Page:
An unshod hoof should have rounded and smooth edges that resist chipping and cracking. When a hoof is prepared for shoeing, however, the edges are left sharp but they are protected by the shoe. When a horse loses a shoe, the sharp edge can easily break.There are several ways to protect the bare hoof until your farrier can replace the shoe.

Hoof boots come in various sizes and styles, so look for one that will fit your horse’s hooves. Hind hooves usually take a smaller boot than the front hooves. The boot should fit snugly and not rub the skin of the coronary band or pastern.

If you do not have a hoof boot, you can use several layers of duct tape to protect the edge of the hoof from chipping. If your horse has a tender sole, you can tape a cloth over the bottom of the sole to protect it.

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When my dear hubby Richard built my scriptorium (the cottage where I write) he put in lots and lots of bookshelves…..that was, well, I don’t want to say HOW many years ago but a long time !!

The shelves are now overflowing and its time to downsize my collection.

Most of the books are new or like new. Many have never been opened. Some are current titles and others are vintage and out of print. I’ll be adding a handful every week or so, so keep an eye on Used Horse Books.

Likewise, Richard is also going through his video and DVD collection.

We hope you find something you need or have been looking for.

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Hi Cherry,
I have an quarter horse mare that I just bought she is the sweetest thing in the world, she is at the stables where I keep my other horse the owner sold us the other too and perfectly healthy,my quarter I was testing her and noticed that her thighs and back legs are very swollen I know for an fact that she has not been out for one month so due of being in her stall for so long I am pretty sure that is the problem. Also when I made her trot she was limping but her hoofs are very long and broken that will be fixed this week. I will exercise her every day  and i massage her legs, someone said that it never goes away I am not sure about that. It is cold now and the barn is not heated so I do not want to put cold water on her legs can I do cold compresses and the then wipe her dry?
When she walks she does not limp only when she trots what are your suggestions on that?
I just want to know if this stays for the rest of her life or with exercise and taking her out it will go away she is not in pain
Thank you so much
Monika

Hi Monika,

There was a salty and sweet vet that I worked with once that used to look at a horse like yours and say, “All she needs is fresh air and exercise.”

A horse that has not been out of her stall for a month will “stock up” which is a horseman’s way of saying “swell in the legs”. Some horses stock up if they don’t receive daily exercise. All horses should have either free daily exercise (turnout in a large area where they can run and buck and roll) or daily exercise such as longeing or riding.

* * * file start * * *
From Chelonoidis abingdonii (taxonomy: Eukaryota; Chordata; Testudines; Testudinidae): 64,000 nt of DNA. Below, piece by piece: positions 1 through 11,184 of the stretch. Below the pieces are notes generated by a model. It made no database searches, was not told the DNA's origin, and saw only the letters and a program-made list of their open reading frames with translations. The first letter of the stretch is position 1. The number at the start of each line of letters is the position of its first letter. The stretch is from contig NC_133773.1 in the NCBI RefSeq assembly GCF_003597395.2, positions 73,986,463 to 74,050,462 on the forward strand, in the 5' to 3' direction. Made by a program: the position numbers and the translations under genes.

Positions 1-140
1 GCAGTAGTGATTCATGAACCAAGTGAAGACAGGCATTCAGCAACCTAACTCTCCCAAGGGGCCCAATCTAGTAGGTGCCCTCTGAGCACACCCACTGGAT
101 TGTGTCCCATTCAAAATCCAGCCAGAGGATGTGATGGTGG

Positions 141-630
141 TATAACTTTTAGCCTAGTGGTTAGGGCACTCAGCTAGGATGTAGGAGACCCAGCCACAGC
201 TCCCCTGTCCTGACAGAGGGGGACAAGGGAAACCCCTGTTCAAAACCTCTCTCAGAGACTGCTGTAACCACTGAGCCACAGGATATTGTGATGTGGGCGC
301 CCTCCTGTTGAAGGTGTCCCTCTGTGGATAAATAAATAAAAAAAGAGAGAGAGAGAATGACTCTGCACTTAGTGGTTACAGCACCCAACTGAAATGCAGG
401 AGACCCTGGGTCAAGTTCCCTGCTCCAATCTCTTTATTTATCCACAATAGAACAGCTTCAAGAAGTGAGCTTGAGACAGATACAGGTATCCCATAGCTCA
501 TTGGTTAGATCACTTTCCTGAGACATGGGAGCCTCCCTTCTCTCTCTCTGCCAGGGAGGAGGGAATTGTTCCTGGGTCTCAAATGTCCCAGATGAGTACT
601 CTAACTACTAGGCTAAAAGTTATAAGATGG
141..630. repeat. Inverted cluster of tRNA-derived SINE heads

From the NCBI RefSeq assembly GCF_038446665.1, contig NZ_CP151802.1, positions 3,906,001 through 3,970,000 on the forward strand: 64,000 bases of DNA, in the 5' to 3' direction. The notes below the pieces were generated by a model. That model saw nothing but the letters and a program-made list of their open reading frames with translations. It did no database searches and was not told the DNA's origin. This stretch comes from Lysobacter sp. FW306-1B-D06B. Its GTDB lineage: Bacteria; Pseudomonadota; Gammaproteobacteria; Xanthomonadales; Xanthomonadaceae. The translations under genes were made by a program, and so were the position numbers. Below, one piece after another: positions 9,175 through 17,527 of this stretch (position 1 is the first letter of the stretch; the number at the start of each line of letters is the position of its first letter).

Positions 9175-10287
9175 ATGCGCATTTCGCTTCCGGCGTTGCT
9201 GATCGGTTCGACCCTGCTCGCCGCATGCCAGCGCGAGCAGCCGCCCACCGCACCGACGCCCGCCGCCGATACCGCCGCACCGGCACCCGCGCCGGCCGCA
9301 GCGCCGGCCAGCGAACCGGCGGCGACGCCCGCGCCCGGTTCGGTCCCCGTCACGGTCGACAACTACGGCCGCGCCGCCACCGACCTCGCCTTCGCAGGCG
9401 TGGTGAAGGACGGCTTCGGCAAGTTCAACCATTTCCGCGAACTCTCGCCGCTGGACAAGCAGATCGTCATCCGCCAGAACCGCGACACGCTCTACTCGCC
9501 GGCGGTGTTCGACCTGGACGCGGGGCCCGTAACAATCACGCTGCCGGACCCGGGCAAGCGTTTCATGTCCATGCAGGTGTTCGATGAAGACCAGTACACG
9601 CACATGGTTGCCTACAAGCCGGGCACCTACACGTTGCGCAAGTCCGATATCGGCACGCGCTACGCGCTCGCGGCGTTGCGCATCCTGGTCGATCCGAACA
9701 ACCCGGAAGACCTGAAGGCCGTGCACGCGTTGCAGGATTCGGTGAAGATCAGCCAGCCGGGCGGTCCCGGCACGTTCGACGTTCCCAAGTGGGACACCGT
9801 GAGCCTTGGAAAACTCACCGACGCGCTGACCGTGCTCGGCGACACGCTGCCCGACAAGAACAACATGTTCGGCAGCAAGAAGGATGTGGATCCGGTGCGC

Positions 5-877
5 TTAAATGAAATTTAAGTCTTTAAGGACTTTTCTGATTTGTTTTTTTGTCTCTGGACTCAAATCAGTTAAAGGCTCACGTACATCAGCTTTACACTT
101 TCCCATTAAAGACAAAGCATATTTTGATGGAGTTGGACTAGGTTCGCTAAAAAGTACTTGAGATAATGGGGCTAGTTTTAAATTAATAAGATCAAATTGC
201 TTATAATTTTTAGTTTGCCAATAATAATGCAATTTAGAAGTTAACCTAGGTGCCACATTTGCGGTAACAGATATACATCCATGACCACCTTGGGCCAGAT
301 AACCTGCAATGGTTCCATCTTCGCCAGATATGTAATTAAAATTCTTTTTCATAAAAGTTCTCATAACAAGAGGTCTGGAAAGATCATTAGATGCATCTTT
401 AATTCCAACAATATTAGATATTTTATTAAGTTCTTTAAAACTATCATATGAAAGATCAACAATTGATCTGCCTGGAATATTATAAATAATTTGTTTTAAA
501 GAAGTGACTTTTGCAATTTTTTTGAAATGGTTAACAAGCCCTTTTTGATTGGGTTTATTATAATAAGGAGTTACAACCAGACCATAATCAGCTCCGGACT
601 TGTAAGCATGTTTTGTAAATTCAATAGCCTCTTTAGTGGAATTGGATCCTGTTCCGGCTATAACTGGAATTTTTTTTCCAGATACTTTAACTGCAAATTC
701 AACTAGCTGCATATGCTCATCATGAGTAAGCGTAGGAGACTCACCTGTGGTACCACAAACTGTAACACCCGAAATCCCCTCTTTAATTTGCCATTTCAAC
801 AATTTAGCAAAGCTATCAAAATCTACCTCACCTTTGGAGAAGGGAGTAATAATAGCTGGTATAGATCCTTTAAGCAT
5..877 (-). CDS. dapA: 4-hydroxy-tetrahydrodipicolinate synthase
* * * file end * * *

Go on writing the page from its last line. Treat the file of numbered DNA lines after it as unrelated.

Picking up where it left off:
But before you even think about exercising the horse, she needs hoof care. All horses should have their hooves attended to (trimmed or shod) every 6-8 weeks. When a horse’s hooves have become so long as to begin cracking and breaking off, it is way past due for the horse to have farrier care.

When a horse limps at the trot, that means the horse IS in pain – it hurts to put its weight on that hoof or limb.

So my suggestions are to get the horse hoof care immediately, keep her on a 6-8 week hoof care program per your farrier’s recommendation and exercise her daily.

Then your sweet horse will be comfortable and will last you a lot longer.

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Cherry,
We have been using the book Maximum Hoof Power as a reference for the Canadian Pony Club for as long as I can remember. The content is clear, concise and fits our needs perfectly! We are updating our reading list this year and since it is out of print, I’d like to know if you can recommend a book to replace it?
Thank you for your help,
Christy

Hi Christy,

Thanks for your inquiry.

A little history.

Maximum Hoof Power was originally published by Macmillan Publishing in 1994 in their animal imprint division called Howell Book House. Shortly after the book was released, Macmillan Publishing was acquired by Simon and Schuster (also 1994). Then the Howell Book House imprint was acquired by John Wiley and Sons in 2001. Along the way, many of the animal titles went out of print. Trafalgar Square released a paperback edition of Maximum Hoof Power in 1999 which was available for several years until it too went OOP (Out of Print).

To get the hoof information back into the hands of horseowners, Richard and I worked with Storey Publishing to incorporate much of the content from Maximum Hoof Power into our new hoof book, Horse Hoof Care. It was released in 2009.

I hope this book works well for you in the Canadian Pony Club.